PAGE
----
Nature underpins the global economy, enriches the lives of billions, and provides the conditions in which humanity can flourish. However, our natural environment faces enormous threats and human behaviour lies behind many of them.
To make progress, we must augment conventional awareness-raising and economic and technological solutions by offering a focus on human behaviour. In areas such as shifting consumers towards greener energy, transport or food choices, our work to date has demonstrated the value of this approach.
Moving forward, we see that deeper insights into the minutiae of human decision-making and social interactions are needed to steer markets and entire systems towards sustainable solutions. We are keen to keep working with policymakers, non-governmental organisations and private partners to make this shift happen.
Driving and accelerating electric vehicle adoption
Transport is a major source of greenhouse gas (GHG) emissions. In the UK alone the sector accounts for around 28% of all GHG emissions, more than any other sector.
Alongside a transition to more active travel, greater public transport use and human-centred urban planning, the large-scale adoption of electric vehicles (EVs) is a key pillar of the UK government’s efforts to create a carbon neutral economy by 2050.
Towards the end of 2020 the government announced plans to ban the sale of new petrol and diesel cars from 2030. This new urgency makes the question of how to accelerate uptake of EVs more pressing than ever. At its heart this a behavioural issue and therefore one where behavioural insights can and must play a major role if we are to achieve these GHG reduction targets.
In our work in this area we’ve diagnosed barriers to EV uptake, such as:
- Do people perceive them as viable for their needs? Public knowledge must be accurate, and perceptions of EVs positive if this is to occur.
- Are EVs affordable? Affordability is currently a major barrier, in particular upfront costs which loom large in the mind despite cheaper running costs. Since most people never buy a new car, a critical component of this is the penetration of EVs into the second hand market. Increasing this, for instance through short-ownership commercial fleets, is vital.
- Is charging convenient? Charge points must be rapid and ubiquitous. However the devil is in the detail – perceptions are often worse than reality, so initiatives to align the two are worthwhile.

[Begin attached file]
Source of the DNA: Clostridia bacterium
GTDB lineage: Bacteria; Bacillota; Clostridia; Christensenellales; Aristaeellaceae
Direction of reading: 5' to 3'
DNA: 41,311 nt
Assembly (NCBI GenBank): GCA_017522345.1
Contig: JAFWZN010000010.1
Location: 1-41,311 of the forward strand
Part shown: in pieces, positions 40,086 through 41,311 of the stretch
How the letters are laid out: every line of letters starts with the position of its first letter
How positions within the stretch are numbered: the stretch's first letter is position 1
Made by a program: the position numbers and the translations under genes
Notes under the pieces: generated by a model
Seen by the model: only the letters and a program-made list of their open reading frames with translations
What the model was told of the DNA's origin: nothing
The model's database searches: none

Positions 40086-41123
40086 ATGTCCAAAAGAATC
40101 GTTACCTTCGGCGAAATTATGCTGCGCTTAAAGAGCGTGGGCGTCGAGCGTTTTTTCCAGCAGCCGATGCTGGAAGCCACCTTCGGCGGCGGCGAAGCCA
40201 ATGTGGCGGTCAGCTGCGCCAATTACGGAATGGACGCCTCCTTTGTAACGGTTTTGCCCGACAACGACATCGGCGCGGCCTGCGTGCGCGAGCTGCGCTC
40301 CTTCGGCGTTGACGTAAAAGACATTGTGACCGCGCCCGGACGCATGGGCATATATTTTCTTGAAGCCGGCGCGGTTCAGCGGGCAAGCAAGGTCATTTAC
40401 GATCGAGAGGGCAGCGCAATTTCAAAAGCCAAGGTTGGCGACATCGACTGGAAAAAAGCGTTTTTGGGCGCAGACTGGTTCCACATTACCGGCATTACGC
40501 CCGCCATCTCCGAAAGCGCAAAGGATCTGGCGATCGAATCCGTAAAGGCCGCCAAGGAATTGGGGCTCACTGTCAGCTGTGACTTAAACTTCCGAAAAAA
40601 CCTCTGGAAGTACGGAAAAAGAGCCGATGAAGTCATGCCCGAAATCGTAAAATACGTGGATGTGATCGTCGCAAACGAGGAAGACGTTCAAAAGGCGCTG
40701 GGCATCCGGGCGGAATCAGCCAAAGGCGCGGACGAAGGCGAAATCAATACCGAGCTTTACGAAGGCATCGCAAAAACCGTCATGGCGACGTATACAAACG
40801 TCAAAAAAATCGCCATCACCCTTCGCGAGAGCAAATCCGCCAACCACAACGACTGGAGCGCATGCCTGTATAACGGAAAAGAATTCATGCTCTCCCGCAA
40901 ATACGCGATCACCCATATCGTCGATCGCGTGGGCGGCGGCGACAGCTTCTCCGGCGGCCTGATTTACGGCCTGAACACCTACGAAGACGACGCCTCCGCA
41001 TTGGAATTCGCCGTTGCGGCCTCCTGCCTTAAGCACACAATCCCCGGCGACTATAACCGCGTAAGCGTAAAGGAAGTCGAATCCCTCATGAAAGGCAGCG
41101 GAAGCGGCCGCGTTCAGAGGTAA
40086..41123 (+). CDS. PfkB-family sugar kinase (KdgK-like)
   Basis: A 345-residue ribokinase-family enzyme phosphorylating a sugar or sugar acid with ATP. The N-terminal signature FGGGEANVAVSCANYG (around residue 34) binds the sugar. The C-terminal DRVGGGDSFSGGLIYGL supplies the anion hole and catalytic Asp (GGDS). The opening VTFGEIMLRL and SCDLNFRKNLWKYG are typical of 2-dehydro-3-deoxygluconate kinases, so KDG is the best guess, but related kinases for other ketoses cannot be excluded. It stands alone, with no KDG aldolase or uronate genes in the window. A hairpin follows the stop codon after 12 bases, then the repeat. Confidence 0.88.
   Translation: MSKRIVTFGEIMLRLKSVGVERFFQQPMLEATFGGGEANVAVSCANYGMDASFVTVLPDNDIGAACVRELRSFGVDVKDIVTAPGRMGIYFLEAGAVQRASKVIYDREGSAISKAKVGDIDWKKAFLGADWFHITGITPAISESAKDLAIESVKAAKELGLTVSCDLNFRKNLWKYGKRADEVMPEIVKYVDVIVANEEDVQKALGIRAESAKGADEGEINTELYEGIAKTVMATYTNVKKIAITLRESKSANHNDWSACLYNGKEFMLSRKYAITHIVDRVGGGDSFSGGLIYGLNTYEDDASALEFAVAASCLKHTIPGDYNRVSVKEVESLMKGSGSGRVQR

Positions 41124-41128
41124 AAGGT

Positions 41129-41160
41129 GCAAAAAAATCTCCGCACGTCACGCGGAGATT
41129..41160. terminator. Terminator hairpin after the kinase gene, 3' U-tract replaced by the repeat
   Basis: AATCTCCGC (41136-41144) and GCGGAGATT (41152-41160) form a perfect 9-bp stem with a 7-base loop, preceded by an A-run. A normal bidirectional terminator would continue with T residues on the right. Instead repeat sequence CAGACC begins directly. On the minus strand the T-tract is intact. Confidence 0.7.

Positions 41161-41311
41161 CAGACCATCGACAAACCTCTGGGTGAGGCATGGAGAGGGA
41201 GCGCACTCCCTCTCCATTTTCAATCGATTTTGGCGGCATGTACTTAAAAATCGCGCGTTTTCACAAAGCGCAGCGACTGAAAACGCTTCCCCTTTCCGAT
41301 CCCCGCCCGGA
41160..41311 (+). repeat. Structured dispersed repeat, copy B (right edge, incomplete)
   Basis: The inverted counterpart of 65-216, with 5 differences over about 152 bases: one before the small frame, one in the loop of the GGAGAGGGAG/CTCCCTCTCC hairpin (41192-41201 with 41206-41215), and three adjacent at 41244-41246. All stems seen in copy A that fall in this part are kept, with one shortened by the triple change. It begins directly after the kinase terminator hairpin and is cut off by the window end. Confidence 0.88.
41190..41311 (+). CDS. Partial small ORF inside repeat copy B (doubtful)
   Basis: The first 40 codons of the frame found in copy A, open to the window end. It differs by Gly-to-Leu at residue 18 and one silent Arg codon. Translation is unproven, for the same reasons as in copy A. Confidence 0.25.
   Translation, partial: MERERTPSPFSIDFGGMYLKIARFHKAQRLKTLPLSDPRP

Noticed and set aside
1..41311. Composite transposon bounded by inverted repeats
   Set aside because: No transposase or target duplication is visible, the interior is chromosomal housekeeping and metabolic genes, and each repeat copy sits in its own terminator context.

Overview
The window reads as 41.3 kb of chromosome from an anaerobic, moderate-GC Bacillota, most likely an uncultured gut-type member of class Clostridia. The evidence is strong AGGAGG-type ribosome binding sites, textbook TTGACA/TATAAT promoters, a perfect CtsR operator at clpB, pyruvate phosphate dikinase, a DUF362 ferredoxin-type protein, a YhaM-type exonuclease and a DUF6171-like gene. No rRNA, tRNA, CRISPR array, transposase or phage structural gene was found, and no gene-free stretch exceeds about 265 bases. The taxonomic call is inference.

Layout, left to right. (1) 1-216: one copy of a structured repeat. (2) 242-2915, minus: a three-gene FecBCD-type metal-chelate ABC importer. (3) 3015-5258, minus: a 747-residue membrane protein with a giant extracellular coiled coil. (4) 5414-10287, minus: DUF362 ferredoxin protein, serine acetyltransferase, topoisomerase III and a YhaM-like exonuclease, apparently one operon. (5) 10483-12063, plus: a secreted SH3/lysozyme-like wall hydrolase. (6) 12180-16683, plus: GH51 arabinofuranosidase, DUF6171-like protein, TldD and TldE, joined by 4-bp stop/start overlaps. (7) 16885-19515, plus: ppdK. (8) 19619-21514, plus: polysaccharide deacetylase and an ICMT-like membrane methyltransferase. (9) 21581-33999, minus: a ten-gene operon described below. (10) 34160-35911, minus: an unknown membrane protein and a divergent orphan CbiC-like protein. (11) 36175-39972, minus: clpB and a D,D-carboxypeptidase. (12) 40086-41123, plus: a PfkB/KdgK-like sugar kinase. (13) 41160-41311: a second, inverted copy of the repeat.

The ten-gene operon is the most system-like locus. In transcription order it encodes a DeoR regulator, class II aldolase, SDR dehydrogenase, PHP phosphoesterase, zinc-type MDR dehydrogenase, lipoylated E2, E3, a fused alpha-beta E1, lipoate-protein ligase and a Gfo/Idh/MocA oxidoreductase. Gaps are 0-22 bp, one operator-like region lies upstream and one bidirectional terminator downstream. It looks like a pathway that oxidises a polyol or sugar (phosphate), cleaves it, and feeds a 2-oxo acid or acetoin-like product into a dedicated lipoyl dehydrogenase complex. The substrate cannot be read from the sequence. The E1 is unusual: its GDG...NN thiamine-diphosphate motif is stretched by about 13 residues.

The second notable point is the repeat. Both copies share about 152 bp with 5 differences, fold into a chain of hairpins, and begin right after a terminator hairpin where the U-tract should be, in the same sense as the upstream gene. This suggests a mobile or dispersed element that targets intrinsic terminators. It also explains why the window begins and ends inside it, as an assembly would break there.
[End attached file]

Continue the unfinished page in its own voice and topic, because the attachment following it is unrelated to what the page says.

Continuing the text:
- Is the vehicle functionality adequate? This includes addressing concerns over range and confidence in long-term battery life, particularly among second-hand buyers.
- And are EVs desirable? Do they fit in with common aspirations and mainstream identities?
Through workshops with a wide range of stakeholders, we’ve developed 65 behavioural policy options tackling these objectives. We’ve also tested many of them with private and commercial consumers to gauge public support and likely impacts.
We firmly believe that a holistic approach is necessary, to address all of these barriers. Though some big-ticket policies may be necessary to address cost barriers and improve infrastructure, there are also many finer behavioural points that will have outsize impacts – from the way in which pricing is communicated and grants are framed, to the way in which simple market mechanisms such as standardised tests could increase buyer confidence in second-hand battery life.
Students and parents around the world are increasingly looking for educational institutions that reflect their pro-environmental values. Moreover, university is a formative time when many new habits, values and behaviours are established – and these can last a lifetime. Universities are therefore a uniquely powerful setting in which to nudge students (and staff) towards more sustainable choices.
Working with the United Nations Environment Programme and GRID-Arendal, we have developed a series of 40 green nudges that can be applied at universities around the world.
These will help campus users to consume less energy and water, eat more sustainably, choose low-carbon travel and become increasingly engaged in environmental issues.
Wildlife conservation is often a human behavioural issue. How do we manage our natural resources? How do we promote cooperation, fairness and sustainability in their extraction? How can we protect endangered species from exploitation, conflict with humans and the consumption of illegal wildlife products?
The conservation sector is rightly starting to embrace behavioural science and rigorous scientific approaches to understanding and measuring human behaviour. But we are still at an early stage in this journey.
BIT has started to outline what behavioural science can offer in relation to this very important issue. We are looking at how conventional methods focusing on regulation, incentives and awareness-raising can falter, and presenting methodologies, tools and case studies that incorporate our latest understanding of behavioural science.
Our relationship with food is unsustainable, as the products we consume are causing untenable levels of carbon emissions, deforestation, pollution and soil erosion. And yet dietary change is nothing new – the diets of people all around the world have frequently changed in response to environmental factors, policy, market forces, and cultural norms and tastes.
Behavioural science has a lot to offer. It can help to explain the factors that influence our eating habits, and it can assist in developing policies and interventions that forward-thinking governments, businesses and citizens can embrace.
Diet is also a uniquely sensitive topic, brushing up against our intuitions around autonomy and free choice in what we eat. Attempts to change national diets also have impacts on important, longstanding and often traditional communities working in agriculture and food production. Behavioural science can help us to navigate these issues of consent and support for change.